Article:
CSS content and attr

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CSS is becoming more and more powerful but in the sense that it allows us to do the little things easily.  There have been larger features added like transitions, animations, and transforms, but one feature that goes under the radar is generated content.  You saw a bit of this with CSS counters, where we used the counter and counters expressions to set the content of a given element.  There's another expression, attr, that allows for CSS-based content creation as well. Let me show you how attr an content can work together!

Basic content Usage

The content property allows the developer to statically or (somewhat) dynamically set the content of a pseudo-element:

.myDiv:after { content: "I am hardcoded text from the *content* property";  }

Remember to make the element (not the pseudo-element) position: relative if you plan to absolutely position the pseudo-element.

content and attr

In the case that you'd like to use an element attribute as content (this being the dynamic usage of content), you may do so with the attr expression:

/* <div data-line="1"></div> */

div[data-line]:after { 
	content: attr(data-line); /* no quotes around attribute name! */
}

attr is typically used with custom data- attributes since traditional element attributes are good for functionality but not so much or text presentation.

content Concatenation

Concatenating strings is done via simple spacing:

/* <div data-line="1"></div> */

div[data-line]:after { 
	content: "[line " attr(data-line) "]"; 
}

Trying to concatenate via JavaScript "+" or any other symbol will bomb ... not that I found that out the hard way or anything...

The ability to use generated content with an attr expression is quite exciting.  You can see this used within PrismJS' line-highlighting plugin and a line-number plugin I'll release soon.  These generated content tactics make pseudo-elements all the more valuable too!

Cloudinary

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Discussion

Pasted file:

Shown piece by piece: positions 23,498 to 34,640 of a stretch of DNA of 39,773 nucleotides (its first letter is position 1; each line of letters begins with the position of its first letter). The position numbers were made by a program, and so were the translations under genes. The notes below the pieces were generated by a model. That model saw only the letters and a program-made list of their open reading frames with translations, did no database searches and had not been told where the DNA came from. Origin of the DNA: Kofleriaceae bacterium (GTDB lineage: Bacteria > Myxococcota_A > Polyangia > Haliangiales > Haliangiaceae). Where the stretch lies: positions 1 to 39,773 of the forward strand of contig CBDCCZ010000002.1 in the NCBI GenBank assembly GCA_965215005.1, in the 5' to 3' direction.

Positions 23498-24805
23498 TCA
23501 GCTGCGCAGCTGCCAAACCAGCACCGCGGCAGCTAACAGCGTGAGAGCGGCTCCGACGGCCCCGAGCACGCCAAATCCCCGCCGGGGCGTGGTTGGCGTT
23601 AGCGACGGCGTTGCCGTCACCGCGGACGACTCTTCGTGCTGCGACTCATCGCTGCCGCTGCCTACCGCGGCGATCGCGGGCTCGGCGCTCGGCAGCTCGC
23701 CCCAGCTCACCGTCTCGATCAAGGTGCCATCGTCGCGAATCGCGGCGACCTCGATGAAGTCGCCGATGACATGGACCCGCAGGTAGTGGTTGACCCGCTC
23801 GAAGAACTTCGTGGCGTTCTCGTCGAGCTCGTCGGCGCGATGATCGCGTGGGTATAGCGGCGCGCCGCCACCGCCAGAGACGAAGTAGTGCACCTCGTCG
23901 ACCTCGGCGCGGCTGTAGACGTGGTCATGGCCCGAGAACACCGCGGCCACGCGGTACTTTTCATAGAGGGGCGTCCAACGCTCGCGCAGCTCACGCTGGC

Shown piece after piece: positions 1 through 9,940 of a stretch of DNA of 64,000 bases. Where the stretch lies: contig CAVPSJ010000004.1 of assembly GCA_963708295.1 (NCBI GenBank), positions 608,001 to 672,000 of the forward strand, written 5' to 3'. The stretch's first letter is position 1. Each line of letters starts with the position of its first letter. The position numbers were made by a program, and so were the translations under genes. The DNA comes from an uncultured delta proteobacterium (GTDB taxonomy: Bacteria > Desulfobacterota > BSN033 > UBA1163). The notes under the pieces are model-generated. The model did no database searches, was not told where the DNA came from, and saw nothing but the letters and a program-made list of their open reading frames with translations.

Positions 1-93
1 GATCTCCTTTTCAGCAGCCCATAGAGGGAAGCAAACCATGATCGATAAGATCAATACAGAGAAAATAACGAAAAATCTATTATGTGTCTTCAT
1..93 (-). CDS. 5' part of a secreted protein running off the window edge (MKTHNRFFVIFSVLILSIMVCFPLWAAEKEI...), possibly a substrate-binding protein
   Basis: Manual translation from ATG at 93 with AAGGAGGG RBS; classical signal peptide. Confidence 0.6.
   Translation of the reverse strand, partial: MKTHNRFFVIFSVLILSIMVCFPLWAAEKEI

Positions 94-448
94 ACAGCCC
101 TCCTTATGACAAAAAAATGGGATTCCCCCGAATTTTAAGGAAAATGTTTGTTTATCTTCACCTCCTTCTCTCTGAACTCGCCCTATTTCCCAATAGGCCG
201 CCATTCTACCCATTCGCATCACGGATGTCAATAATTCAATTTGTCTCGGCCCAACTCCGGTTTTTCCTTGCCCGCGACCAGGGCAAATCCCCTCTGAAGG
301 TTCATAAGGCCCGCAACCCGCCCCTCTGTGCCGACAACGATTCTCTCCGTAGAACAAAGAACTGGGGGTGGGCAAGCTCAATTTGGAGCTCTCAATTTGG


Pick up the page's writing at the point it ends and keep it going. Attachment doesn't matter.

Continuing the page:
1. thanks for this! I first saw the attr() expression from this codepen: http://codepen.io/TrentWalton/pen/bImfn

    Is there anyway to get the value of the inner text? like .innerHTML in JS?

    seems silly to write the content ‘gzip’ twice, when all we want to do is duplicate the content inside a given element.

  2. dj

    Nice, concise tip. Don’t forget to give the HTML code, which your CSS is working against, within the body of the article text – for ease of reading and clarity sake.

  3. Good writeup, David! I’d like to point out that content and attr are also good solutions for translated/internationalized content. The translated content can be defined as an element attribute instead of creating/maintaining translated content in stylesheet(s).

  4. Aaron

    What is the browser support for this?

  5. Also, this is very useful if you have to provide a printable page, this way you don’t lose any links and other information that might be useful.

  6. I love the trick, but with what I tried, copy/paste doesn’t work if the text is added with CSS ‘content’. In a lot of contexts, it makes this technique unusable as copy/paste really is an awesome feature!

  7. Cameron Bright

    very very USEFUL ! solved my problem, I first tried to use multiple pseudo elements but this is better,

  8. César Pacha

    Is it possible to use this pseudo selector with an image and display a content with it’s url? something like this

    .galImg:after{
    content:attr(src);

    }

  9. span:before{
    content: attr(data-text);
    }
    

    I want to replace “data-text”s content by css. data-text placed in php. so if i chenge ‘content: ‘my text’; is not working. How can i change it?

  10. @César Pacha: In theory yes, though doesn’t seem to support use of the :before and :after pseudo selectors:

    http://codepen.io/anon/pen/GgPdXN

  11. Samuel Willems

    @Edward it does! However img doesn’t suport pseudo elements c;

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